Antigua and Barbuda’s Ambassador to the United States, Sir Ronald Sanders, has called for an early meeting between US President Joe Biden and Caricom leaders.
Ambassador Sanders made the call during a webinar yesterday organised by Florida International University and the Latin American and Caribbean Center in Washington.
Sir Ronald pointed out that it has been seven years since the last US-Caricom summit was held in Jamaica.
He said the US has still not formulated an effective Caribbean policy during that time. He described the US policy during the Trump presidency as one of “divide and rule” particularly with regard to Cuba and Venezuela.
Ambassador Sanders also lamented that since President Biden has come to office, no high-level consultation has been held on a US policy for the Caribbean. He said that instead the US has focused on continuing policies of isolating Cuba and trying to dissuade Caricom countries from relationships with China.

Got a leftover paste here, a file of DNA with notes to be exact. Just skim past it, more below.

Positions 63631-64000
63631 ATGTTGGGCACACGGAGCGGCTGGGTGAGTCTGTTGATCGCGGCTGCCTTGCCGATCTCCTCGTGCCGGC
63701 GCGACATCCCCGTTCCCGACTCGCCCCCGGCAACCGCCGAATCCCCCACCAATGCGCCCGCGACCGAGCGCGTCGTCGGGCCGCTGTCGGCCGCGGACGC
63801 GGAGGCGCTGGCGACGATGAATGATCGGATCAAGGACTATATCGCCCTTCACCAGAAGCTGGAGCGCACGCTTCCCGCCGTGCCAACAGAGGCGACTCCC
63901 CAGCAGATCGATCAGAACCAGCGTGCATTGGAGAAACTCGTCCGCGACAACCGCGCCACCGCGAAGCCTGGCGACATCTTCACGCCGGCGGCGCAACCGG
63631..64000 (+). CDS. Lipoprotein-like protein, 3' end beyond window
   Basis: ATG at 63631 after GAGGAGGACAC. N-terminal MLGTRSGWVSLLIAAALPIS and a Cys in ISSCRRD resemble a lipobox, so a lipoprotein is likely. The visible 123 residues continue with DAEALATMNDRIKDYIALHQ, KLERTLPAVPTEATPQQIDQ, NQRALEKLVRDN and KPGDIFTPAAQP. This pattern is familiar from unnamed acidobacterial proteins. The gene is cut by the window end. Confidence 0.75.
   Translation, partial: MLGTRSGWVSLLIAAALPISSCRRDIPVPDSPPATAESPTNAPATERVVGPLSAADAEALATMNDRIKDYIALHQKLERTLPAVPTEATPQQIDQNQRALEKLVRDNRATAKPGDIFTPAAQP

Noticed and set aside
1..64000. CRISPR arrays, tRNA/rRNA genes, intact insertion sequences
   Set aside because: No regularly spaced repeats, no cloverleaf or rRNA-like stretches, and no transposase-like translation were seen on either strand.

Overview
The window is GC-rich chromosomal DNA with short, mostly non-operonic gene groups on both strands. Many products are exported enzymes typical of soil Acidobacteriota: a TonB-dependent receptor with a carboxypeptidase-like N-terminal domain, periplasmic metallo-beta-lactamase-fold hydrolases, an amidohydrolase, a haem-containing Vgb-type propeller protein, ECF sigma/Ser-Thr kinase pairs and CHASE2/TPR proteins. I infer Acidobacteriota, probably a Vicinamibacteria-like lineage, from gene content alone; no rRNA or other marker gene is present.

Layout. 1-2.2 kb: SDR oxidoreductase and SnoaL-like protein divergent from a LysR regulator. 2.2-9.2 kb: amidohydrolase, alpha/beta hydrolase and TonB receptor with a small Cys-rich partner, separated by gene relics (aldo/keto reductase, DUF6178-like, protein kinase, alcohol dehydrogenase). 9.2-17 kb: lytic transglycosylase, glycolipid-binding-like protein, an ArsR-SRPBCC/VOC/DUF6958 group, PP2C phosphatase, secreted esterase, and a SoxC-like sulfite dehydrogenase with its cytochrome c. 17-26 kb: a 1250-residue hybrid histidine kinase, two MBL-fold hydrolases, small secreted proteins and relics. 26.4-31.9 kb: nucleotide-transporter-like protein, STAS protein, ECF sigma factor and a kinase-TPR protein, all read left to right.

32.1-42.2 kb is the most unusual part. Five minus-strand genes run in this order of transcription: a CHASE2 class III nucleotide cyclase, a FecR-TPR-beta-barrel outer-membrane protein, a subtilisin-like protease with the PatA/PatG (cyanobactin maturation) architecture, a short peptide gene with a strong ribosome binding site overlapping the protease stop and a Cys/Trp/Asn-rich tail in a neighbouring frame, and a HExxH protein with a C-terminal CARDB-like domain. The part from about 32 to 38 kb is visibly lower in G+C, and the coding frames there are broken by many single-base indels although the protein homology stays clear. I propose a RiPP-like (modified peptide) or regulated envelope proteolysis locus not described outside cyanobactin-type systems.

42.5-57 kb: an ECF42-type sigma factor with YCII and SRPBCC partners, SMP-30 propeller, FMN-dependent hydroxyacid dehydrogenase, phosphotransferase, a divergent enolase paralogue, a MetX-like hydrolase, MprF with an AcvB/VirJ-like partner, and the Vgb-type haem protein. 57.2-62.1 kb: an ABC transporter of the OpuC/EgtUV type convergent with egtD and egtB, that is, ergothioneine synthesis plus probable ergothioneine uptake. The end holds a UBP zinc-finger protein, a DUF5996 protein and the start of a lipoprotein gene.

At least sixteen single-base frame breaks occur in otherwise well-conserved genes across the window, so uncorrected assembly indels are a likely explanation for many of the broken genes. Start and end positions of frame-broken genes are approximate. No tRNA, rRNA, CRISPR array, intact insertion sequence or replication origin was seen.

He said that focus on these two issues is unhelpful while Caricom countries are struggling to recover from the economic and financial impact of the Covid pandemic, including huge burdens of debt caused by climate change-induced natural disasters and paying for enlarged health services to save their peoples’ lives through the spread of the coronavirus.
Noting that US authorities repeatedly acknowledge the Caribbean as its ‘third border’, he said that “the US ought to be seeking to strengthen its relations with Caricom countries, including by helping them to address challenges – some of which are directly attributable to the US, such as climate change”.
The webinar meeting discussed a paper produced by Ambassador Sanders on “US-Caribbean relations in the first year of the Biden administration”.
Panellists included former top US State Department official, Ambassador Tom Shannon, and Pulitzer prize journalist with the Miami Herald, Jacqueline Charles.
The meeting endorsed Ambassador Sanders’ view that an early meeting between US President Biden and Caricom leaders is necessary for refocusing the US-Caribbean relationship on mutually beneficial terms.
The entire webinar discussion can be seen on the websites of Florida International University and the Latin American and Caribbean Center.